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Testa, M, Verburg, JM, Rose, M, Min, C, Tang, S, Bentefour, EH, Paganetti, H & Lu, HM 2013, 'Proton radiography and proton computed tomography based on time-resolved dose measurements', Physics in medicine and biology, vol. 58, no. 22, pp. 8215-8233. https://doi.org/10.1088/0031-9155/58/22/8215

Proton radiography and proton computed tomography based on time-resolved dose measurements. / Testa, Mauro; Verburg, Joost M.; Rose, Mark; Min, Chulhee; Tang, Shikui; Bentefour, El Hassane; Paganetti, Harald; Lu, Hsiao Ming.

In: Physics in medicine and biology, Vol. 58, No. 22, 21.11.2013, p. 8215-8233.

Research output: Contribution to journalArticle

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T1 - Proton radiography and proton computed tomography based on time-resolved dose measurements

AU - Testa, Mauro

AU - Verburg, Joost M.

AU - Rose, Mark

AU - Min, Chulhee

AU - Tang, Shikui

AU - Bentefour, El Hassane

AU - Paganetti, Harald

AU - Lu, Hsiao Ming

PY - 2013/11/21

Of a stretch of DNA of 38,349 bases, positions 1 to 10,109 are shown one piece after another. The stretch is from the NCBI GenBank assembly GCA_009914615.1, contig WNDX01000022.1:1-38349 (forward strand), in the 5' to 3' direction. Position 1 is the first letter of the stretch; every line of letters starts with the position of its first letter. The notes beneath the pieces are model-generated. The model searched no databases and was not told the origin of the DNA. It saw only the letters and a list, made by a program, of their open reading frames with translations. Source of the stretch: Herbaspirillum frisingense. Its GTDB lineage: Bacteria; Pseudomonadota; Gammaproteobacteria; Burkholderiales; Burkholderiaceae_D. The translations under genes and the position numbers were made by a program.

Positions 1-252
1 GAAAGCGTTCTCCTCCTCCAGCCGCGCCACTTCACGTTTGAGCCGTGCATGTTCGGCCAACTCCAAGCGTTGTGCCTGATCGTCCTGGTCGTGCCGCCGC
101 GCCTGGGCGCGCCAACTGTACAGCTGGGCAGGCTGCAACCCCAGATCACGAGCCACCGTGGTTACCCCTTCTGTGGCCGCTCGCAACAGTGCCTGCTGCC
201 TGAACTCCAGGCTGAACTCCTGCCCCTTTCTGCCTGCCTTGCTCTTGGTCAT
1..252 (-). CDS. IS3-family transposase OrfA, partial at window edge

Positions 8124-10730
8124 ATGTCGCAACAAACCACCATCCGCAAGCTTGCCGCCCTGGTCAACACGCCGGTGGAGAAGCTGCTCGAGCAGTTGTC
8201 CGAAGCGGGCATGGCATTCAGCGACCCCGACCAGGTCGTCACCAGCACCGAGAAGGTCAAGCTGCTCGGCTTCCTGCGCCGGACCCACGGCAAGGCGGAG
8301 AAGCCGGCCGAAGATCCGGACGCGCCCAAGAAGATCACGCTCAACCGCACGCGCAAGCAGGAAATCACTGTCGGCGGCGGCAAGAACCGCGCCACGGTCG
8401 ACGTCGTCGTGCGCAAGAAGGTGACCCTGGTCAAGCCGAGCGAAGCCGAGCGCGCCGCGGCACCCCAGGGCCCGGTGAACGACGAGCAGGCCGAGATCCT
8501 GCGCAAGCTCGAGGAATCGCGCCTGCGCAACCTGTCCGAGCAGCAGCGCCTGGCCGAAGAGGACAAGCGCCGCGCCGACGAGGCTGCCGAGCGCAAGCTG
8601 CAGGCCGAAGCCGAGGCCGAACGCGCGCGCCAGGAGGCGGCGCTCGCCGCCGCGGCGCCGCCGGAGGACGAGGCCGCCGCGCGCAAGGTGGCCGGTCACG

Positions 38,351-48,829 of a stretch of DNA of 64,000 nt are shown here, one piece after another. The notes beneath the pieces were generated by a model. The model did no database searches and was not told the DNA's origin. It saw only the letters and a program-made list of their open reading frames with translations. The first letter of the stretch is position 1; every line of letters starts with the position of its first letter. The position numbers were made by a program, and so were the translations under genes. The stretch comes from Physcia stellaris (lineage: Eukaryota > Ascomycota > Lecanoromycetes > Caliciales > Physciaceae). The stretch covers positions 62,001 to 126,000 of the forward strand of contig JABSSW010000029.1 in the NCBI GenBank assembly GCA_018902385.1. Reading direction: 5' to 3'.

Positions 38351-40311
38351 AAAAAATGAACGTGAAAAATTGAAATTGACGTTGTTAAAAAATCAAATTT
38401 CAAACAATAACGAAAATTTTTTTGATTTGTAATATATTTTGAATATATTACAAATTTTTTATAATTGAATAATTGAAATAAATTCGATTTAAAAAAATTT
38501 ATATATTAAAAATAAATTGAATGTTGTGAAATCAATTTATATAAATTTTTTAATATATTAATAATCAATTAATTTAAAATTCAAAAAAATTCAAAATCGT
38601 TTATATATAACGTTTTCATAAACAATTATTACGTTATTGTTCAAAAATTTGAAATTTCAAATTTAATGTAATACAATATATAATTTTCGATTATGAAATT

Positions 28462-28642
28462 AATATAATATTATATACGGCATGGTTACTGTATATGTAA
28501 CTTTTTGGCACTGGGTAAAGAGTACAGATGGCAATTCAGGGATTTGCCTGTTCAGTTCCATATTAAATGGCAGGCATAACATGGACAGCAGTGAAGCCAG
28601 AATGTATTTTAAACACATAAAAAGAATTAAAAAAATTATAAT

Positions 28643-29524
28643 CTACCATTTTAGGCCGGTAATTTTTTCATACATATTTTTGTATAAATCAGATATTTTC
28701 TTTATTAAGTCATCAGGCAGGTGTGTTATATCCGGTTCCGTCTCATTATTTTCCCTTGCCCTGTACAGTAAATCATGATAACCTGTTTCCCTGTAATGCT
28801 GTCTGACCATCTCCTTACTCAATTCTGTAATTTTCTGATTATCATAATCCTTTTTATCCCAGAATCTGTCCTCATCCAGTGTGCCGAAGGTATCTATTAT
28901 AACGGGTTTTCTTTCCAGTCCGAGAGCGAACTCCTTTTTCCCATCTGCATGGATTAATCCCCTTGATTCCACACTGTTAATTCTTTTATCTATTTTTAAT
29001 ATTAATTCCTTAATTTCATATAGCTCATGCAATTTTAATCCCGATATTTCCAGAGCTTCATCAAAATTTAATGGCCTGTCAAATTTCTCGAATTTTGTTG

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N2 - We present a proof of principle study of proton radiography and proton computed tomography (pCT) based on time-resolved dose measurements. We used a prototype, two-dimensional, diode-array detector capable of fast dose rate measurements, to acquire proton radiographic images expressed directly in water equivalent path length (WEPL). The technique is based on the time dependence of the dose distribution delivered by a proton beam traversing a range modulator wheel in passive scattering proton therapy systems. The dose rate produced in the medium by such a system is periodic and has a unique pattern in time at each point along the beam path and thus encodes the WEPL. By measuring the time dose pattern at the point of interest, the WEPL to this point can be decoded. If one measures the time-dose patterns at points on a plane behind the patient for a beam with sufficient energy to penetrate the patient, the obtained 2D distribution of the WEPL forms an image. The technique requires only a 2D dosimeter array and it uses only the clinical beam for a fraction of second with negligible dose to patient. We first evaluated the accuracy of the technique in determining the WEPL for static phantoms aiming at beam range verification of the brain fields of medulloblastoma patients. Accurate beam ranges for these fields can significantly reduce the dose to the cranial skin of the patient and thus the risk of permanent alopecia. Second, we investigated the potential features of the technique for real-time imaging of a moving phantom. Real-time tumor tracking by proton radiography could provide more accurate validations of tumor motion models due to the more sensitive dependence of proton beam on tissue density compared to x-rays. Our radiographic technique is rapid (∼100 ms) and simultaneous over the whole field, it can image mobile tumors without the problem of interplay effect inherently challenging for methods based on pencil beams. Third, we present the reconstructed pCT images of a cylindrical phantom containing inserts of different materials. As for all conventional pCT systems, the method illustrated in this work produces tomographic images that are potentially more accurate than x-ray CT in providing maps of proton relative stopping power (RSP) in the patient without the need for converting x-ray Hounsfield units to proton RSP. All phantom tests produced reasonable results, given the currently limited spatial and time resolution of the prototype detector. The dose required to produce one radiographic image, with the current settings, is ∼0.7 cGy. Finally, we discuss a series of techniques to improve the resolution and accuracy of radiographic and tomographic images for the future development of a full-scale detector.